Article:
Licensing requirements[edit]

Auto transport brokers are subject to government licensing. The candidate must obtain an Operating Authority number from the Federal Motor Carrier Safety Administration by filling out a form on the FMCSA website.[4][5] There is a small application processing fee.

Brokers are also required to obtain a bond. The bond exists to cover losses by the motor carrier, in case the broker commits fraud or other lapses. Prior to 2012, the minimum bond was $10,000, although many brokers chose to obtain higher amounts.

2012 regulations[edit]

The Moving Ahead for Progress in the 21st Century Act,[6] signed by President Obama on July 6 of 2012, introduced a number of new regulations for auto transport brokers. The chief among them is raising the minimum broker bond from $10,000 to $75,000. The new provision goes in force on October 1, 2013, and will apply to all existing brokers retroactively.[7]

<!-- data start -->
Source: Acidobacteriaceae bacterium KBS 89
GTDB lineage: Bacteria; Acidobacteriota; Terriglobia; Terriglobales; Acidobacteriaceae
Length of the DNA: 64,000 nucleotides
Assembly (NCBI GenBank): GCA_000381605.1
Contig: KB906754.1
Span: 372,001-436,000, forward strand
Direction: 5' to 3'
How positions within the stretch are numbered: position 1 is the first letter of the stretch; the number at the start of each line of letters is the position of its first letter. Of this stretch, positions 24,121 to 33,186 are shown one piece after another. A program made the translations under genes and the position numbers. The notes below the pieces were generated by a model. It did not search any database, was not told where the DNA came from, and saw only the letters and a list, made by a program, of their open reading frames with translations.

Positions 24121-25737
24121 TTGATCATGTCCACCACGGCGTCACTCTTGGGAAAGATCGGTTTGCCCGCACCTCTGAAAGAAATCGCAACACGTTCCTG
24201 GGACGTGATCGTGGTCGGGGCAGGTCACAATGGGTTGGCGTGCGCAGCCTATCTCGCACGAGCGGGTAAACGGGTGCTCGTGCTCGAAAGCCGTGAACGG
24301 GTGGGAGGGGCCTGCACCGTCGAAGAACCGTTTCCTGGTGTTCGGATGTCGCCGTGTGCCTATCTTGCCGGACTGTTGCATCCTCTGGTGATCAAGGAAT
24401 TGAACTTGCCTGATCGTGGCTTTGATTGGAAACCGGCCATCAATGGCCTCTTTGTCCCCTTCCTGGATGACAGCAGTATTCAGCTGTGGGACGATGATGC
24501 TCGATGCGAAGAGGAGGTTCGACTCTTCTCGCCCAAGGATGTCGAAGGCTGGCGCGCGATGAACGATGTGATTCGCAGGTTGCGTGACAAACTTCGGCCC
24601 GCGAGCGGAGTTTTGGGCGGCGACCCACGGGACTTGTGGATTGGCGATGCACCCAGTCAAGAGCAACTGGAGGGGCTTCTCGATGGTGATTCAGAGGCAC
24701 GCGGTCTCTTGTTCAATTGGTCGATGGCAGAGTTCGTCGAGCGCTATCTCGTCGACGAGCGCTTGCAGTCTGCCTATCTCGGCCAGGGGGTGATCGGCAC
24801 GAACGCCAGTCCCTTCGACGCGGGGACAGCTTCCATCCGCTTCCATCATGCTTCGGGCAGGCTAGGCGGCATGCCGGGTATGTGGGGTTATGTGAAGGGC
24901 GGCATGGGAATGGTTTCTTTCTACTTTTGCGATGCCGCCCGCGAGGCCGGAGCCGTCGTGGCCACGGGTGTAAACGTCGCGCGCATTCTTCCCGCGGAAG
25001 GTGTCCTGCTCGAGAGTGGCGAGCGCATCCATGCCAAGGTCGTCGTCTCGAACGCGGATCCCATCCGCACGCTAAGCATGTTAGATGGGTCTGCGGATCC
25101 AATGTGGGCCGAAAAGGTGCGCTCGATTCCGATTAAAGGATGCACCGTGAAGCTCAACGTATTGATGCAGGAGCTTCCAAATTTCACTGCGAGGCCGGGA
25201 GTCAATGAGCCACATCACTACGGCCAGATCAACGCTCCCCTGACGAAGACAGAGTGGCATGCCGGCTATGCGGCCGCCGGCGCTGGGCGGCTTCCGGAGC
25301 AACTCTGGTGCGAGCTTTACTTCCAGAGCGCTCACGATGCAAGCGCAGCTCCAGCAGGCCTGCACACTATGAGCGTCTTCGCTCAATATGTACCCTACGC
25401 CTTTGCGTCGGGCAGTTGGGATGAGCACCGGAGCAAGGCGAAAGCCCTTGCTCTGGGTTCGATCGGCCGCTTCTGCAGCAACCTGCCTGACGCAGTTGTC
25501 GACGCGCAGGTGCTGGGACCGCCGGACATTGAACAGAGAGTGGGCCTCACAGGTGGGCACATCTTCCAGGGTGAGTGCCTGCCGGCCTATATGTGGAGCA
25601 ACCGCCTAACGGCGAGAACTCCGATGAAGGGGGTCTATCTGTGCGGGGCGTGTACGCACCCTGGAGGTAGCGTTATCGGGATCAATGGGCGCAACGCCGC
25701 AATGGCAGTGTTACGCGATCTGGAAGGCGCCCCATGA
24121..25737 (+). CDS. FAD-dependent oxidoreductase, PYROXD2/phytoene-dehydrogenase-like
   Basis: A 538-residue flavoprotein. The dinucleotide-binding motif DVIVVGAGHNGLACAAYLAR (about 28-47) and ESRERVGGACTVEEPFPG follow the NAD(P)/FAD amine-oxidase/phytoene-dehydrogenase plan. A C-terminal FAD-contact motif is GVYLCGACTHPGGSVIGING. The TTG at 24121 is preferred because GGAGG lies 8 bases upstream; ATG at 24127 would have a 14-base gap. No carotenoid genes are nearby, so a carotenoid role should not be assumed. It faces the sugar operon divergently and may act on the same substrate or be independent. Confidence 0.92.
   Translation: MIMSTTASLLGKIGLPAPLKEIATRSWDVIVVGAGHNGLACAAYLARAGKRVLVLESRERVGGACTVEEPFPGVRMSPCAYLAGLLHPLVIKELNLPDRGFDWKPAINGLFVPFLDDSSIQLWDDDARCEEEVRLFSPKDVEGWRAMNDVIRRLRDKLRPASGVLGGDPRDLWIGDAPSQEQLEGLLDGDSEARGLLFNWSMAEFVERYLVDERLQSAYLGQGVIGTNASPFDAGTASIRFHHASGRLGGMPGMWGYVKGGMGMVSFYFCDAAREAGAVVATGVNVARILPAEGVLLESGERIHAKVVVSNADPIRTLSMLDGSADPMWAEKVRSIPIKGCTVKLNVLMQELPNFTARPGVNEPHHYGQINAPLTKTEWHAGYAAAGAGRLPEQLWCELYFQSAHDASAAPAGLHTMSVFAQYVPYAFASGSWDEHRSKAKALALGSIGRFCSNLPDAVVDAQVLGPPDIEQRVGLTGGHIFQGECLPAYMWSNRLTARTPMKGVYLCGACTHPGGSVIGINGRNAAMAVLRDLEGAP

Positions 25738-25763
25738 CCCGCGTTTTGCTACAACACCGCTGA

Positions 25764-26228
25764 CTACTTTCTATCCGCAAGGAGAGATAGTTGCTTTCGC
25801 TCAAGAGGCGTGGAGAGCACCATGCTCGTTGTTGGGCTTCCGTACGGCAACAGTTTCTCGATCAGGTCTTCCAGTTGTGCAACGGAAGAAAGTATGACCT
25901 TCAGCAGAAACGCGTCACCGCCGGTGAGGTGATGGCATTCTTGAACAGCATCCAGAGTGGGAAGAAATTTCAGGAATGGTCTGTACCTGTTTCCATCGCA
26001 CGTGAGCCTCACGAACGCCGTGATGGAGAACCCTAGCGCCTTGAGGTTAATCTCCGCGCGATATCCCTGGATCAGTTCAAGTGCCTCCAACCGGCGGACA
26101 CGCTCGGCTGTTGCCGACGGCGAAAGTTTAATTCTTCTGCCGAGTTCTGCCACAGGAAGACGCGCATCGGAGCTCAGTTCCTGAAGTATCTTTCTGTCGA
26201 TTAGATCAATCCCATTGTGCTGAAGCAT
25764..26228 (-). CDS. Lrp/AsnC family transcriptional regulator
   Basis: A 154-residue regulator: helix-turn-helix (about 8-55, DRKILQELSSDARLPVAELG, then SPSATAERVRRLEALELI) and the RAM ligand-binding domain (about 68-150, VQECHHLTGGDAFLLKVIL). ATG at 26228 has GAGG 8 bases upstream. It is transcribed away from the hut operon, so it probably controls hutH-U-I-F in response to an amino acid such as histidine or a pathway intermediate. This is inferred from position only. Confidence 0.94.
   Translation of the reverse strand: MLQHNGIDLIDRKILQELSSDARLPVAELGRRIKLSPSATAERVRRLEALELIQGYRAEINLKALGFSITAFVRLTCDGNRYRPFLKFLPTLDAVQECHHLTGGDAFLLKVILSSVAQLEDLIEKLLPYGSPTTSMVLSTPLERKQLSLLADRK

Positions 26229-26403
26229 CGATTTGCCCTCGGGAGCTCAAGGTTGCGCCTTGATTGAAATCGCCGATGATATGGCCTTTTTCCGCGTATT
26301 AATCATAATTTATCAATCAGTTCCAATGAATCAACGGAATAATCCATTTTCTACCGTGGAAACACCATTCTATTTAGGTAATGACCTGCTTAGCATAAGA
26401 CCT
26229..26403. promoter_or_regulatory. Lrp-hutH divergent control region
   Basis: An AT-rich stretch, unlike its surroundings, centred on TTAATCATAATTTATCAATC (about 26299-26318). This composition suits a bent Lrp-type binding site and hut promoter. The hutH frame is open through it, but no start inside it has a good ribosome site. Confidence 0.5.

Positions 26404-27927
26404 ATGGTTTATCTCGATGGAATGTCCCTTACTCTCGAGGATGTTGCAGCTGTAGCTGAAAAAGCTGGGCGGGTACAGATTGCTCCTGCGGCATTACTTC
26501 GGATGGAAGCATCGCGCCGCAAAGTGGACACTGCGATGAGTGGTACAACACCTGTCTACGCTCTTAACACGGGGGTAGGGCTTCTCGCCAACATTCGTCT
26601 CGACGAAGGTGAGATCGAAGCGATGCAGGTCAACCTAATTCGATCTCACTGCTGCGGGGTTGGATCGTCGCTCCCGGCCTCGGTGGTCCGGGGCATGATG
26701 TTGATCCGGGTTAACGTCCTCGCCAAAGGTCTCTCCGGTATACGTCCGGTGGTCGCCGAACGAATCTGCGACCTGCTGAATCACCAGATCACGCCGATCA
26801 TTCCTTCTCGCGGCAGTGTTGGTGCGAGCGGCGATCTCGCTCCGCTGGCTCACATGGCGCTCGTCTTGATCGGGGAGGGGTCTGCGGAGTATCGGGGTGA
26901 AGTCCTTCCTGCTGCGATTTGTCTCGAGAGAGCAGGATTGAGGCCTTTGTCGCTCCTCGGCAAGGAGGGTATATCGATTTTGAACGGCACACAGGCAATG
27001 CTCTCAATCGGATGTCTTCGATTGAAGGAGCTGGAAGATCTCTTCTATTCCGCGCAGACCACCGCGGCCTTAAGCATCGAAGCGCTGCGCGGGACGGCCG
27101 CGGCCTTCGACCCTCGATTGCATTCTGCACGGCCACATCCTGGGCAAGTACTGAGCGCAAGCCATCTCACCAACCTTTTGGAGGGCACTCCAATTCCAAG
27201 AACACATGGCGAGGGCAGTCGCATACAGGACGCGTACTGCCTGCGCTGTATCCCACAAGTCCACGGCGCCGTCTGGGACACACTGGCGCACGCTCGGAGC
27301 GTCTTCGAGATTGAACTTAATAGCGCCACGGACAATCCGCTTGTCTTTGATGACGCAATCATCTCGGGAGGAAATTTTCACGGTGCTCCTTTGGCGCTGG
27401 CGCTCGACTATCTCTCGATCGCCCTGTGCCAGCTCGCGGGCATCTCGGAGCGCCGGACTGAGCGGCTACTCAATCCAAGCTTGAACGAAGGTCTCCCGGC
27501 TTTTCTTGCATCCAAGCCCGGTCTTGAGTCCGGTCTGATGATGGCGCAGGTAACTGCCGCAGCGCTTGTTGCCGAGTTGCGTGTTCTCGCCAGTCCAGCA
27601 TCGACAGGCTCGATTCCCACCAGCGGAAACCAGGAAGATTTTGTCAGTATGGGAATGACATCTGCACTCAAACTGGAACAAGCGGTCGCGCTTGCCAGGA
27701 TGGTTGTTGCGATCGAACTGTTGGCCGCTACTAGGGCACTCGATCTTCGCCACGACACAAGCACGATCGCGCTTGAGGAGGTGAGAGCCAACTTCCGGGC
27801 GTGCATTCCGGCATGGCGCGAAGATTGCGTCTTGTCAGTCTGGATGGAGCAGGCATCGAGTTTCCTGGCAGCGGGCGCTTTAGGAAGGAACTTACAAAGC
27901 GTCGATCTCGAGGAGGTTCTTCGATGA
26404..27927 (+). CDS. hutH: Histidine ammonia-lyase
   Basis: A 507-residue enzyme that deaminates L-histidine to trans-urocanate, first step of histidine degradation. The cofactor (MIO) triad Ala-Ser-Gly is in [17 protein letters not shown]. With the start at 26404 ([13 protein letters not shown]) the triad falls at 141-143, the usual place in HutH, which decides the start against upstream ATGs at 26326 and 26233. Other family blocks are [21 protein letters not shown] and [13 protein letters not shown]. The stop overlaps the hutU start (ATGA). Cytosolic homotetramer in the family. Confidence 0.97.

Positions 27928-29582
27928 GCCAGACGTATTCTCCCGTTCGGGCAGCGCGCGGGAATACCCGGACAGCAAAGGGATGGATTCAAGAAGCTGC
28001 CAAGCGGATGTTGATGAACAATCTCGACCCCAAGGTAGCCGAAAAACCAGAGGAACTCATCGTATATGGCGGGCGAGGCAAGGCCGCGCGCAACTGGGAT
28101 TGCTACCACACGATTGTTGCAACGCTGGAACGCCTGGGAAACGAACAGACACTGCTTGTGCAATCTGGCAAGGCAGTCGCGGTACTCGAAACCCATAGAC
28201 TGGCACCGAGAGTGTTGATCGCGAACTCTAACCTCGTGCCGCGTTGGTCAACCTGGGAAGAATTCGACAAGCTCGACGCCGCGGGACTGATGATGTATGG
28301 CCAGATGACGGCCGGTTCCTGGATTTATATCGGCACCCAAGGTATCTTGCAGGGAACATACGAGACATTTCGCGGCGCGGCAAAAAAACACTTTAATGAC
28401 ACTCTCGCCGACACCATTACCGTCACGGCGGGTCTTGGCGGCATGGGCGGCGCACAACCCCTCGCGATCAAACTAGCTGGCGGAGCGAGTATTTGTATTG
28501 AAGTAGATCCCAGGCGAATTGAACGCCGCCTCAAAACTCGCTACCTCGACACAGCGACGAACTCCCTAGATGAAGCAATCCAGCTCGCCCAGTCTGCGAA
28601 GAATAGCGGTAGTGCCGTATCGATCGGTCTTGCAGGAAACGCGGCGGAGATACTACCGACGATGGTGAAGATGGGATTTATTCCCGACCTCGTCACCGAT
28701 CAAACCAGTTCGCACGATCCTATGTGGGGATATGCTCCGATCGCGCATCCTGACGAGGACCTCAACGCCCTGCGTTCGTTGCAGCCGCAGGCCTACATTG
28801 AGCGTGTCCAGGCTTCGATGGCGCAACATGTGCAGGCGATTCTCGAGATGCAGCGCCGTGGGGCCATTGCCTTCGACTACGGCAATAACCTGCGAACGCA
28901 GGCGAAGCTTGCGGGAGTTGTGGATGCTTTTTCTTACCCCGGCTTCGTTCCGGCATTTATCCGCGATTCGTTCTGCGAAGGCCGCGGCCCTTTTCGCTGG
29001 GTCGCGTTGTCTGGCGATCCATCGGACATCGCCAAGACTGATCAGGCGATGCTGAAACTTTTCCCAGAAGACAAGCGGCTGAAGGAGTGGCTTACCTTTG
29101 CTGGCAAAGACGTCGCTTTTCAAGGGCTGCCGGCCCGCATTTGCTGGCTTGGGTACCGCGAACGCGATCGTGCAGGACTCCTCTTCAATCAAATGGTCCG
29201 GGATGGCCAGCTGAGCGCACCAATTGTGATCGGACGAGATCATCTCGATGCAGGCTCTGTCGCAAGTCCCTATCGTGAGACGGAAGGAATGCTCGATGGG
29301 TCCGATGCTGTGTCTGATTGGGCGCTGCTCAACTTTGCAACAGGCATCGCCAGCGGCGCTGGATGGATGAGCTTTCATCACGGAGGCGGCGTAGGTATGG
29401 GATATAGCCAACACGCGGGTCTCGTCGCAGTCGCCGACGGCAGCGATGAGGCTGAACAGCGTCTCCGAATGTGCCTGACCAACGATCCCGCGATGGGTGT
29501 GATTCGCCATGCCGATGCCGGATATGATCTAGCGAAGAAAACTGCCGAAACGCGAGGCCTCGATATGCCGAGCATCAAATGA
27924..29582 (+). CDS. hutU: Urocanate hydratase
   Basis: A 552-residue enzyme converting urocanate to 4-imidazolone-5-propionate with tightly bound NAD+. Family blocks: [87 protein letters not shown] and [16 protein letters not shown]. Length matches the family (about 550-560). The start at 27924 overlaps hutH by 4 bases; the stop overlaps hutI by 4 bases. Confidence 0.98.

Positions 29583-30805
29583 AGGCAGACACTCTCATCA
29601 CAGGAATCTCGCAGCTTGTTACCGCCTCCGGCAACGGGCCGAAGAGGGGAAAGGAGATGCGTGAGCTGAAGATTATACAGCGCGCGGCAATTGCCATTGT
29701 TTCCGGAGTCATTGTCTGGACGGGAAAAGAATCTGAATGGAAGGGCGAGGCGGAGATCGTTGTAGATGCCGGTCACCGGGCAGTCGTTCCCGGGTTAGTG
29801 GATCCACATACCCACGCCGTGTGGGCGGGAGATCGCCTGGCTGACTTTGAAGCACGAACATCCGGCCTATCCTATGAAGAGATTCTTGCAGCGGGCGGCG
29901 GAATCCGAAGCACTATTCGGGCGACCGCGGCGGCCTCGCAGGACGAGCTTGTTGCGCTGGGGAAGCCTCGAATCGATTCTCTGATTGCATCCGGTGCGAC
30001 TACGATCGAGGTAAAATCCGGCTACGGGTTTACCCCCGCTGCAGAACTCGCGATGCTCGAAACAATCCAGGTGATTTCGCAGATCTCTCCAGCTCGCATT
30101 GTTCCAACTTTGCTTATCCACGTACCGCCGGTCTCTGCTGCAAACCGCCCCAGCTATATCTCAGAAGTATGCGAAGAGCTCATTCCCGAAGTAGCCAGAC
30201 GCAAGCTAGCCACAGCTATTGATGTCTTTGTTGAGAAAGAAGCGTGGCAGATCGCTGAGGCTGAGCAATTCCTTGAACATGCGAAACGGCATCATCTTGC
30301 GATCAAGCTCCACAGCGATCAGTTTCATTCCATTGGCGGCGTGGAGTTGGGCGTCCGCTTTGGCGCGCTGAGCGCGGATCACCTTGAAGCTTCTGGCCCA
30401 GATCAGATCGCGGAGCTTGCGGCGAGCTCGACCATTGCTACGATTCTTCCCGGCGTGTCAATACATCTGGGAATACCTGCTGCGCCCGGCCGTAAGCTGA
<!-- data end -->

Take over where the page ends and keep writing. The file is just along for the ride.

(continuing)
Other rules include:

  • A license status review by the FMCSA every five years; the FMCSA also has the power to revoke a broker's license in case of unethical practices.
  • A 3-year relevant experience and certified training requirement to obtain a broker license, bringing auto shipping broker qualification requirements in line with the ocean shipping industry.[8]
  • Tighter regulation of "interlining," the practice of freight carriers hiring other carriers to "perform all or part of the services the originating carrier is obliged" to provide.[9] Now, carriers that contract all or part of the job to other carriers will need to procure separate broker authority from the government. A transport company will also be required to notify its customers what role (carrier, forwarder or broker) it plays at each stage of the transport job, as well as which USDOT body regulates the activity.[8]

Industry Reactions[edit]